I agree with that logic, but the decision is bittersweet. In many ways, Cassini was the first probe that I followed through its entire science mission. I was paying attention when Cassini arrived, when the Huygens lander touched down on Titan, when the plumes were found on Enceladus, when the hexagonal storm was spotted at Saturn’s north pole. The other real contender for that title would be the Mars Exploration Rovers, Spirit and Opportunity, but the latter is still operating. Cassini, as of this morning, is over.

chesley bonestell titan

This famous Chesley Bonestell painting of Saturn from the surface of Titan greatly anchored my expectations for the Huygens probe.

The joy of discovery, however, is far from finished. Unless NASA finally comes around to nuclear propulsion or outer-planet aerocapture there won’t be many more Saturn probes in my lifetime, but most of Cassini’s results still haven’t reached my eyes. Even the Huygens probe, which only operated for a few hours during descent and landing, probably has some pictures I haven’t yet laid my hands on. And that’s before we consider the data from other instruments.

Space science, you see, isn’t just about snapping the prettiest photographs—though that’s certainly a part of it. We’re gathering information to test existing models of reality, and to begin the process of building new ones. Some will be refinements to our existing ideas, and some will be new notions entirely. When a scientist in twenty years has an idea about the way gas planets or their moons behave, they’ll have a wealth of information waiting to validate it with.

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Artist’s rending of Cassini at Saturn. Note the high orbital inclination.

But there’s a lot of scientific value in those beautiful images Cassini sent back to us, too. Every kilo counts, and we didn’t cart those cameras to Saturn for the hell of it. We sent them to understand the planet’s atmosphere, its rings, its moons. We’ve learned so much we didn’t even know to ask about in 1997. Those pictures give us a better perspective on the science, and on our place in the universe.

Even the picture I’ve been using a personal motif the last couple years, of Earth seen from under the rings, is a Cassini image. Space exploration lets us see the view from a height, of our planet, of ourselves, and of our universe. This mission had to end, but it didn’t have to happen in the first place. We didn’t have to expand our knowledge and perception, because there’s no cosmic law dictating humanity choose wisdom over ignorance. We chose to send Cassini-Huygens to Saturn, and I’m very glad that we did.

Wrong, Wrong, Wrong

Aside

[You’ll have to take my word that this post was planned before Megan left a comment to much the same effect on Facebook. I still wrote it, because I love sharing space trivia, but because it took several more days to finish, my summer schlamperei cannot be questioned.]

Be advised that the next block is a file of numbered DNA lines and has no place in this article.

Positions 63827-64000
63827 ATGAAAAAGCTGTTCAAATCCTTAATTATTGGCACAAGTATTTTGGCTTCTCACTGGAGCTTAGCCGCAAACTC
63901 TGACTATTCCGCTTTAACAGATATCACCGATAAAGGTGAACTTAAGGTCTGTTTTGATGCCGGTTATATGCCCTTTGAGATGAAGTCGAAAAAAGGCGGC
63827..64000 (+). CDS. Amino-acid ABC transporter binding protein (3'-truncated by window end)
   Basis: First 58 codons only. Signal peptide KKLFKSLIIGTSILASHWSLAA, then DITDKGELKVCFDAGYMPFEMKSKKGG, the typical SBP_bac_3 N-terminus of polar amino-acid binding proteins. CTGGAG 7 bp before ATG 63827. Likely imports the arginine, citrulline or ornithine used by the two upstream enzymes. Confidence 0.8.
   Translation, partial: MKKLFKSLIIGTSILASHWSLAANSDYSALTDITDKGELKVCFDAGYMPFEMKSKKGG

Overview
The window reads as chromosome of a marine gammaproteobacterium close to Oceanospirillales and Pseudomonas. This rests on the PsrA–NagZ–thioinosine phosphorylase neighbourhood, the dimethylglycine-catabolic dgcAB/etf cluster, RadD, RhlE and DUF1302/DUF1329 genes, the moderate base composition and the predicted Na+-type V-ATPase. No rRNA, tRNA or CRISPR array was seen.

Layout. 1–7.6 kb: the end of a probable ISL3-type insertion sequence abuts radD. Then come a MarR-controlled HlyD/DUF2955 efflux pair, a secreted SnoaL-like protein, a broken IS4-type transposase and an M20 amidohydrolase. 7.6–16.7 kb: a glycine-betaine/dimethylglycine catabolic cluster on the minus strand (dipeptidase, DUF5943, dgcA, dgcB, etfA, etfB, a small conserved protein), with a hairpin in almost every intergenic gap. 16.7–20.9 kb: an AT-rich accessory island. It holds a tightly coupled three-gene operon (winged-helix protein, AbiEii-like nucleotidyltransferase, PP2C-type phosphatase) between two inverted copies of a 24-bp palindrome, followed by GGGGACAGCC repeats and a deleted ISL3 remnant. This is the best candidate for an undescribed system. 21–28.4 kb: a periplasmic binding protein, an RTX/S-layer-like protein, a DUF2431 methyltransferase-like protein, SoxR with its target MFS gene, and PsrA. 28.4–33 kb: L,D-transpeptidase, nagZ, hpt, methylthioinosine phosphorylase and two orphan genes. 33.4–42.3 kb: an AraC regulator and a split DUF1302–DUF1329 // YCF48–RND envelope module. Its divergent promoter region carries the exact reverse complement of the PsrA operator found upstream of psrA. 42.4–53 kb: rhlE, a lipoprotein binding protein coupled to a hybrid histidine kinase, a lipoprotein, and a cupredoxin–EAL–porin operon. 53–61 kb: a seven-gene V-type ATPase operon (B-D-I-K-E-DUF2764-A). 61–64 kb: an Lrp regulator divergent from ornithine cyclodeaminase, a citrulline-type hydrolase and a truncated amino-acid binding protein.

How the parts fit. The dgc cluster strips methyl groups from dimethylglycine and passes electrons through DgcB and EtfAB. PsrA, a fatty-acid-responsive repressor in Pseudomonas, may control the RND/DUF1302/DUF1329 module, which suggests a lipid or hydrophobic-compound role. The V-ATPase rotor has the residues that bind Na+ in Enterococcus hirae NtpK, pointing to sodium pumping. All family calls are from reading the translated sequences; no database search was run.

Last week I discussed a mistaken explanation in one of my engineering textbooks. The specific explanation was wrong, but there’s two other issues with that innocuous caption in chapter one.

Hibbeler attributes a NASA image to a PhotoShop artist on Shutterstock. Now there’s nothing wrong with getting images from there. I find them a bit overthetop personally, but when has that ever been an impediment to the authors of textbooks on serious topics? Never, that’s when.

But why would you go through a stock image company when NASA images are public domain? It seems unnecessary, strongly suggests that author or graphic artist did a quick Google search, rather than having a clear image in mind. That brings us to the other problem.

This is a very specific, very recognizable image of Bruce McCandless operating the Manned Maneuvering Unit during STS-41B. You even see the same cloud patterns on the NASA website. And the last I heard, Bruce McCandless is a man.

Misgendering McCandless was obviously done for inclusion, but would it have been so hard to get a picture of a woman astronaut? It certainly would go further toward fixing the image of female spacetravelers in the reader’s mind.

Unfortunately for Hibbeler, there aren’t any pictures of women EVAing without a tether because no woman has ever operated the MMU. If that seems problematic, consider that the MMU was an experimental piece of technology that was really too dangerous to use regularly. Only six astronauts ever wore them, the last in November of 19841. After the Challenger disaster, NASA cancelled all the potential flights which might use the MMU and unofficially retired them from use.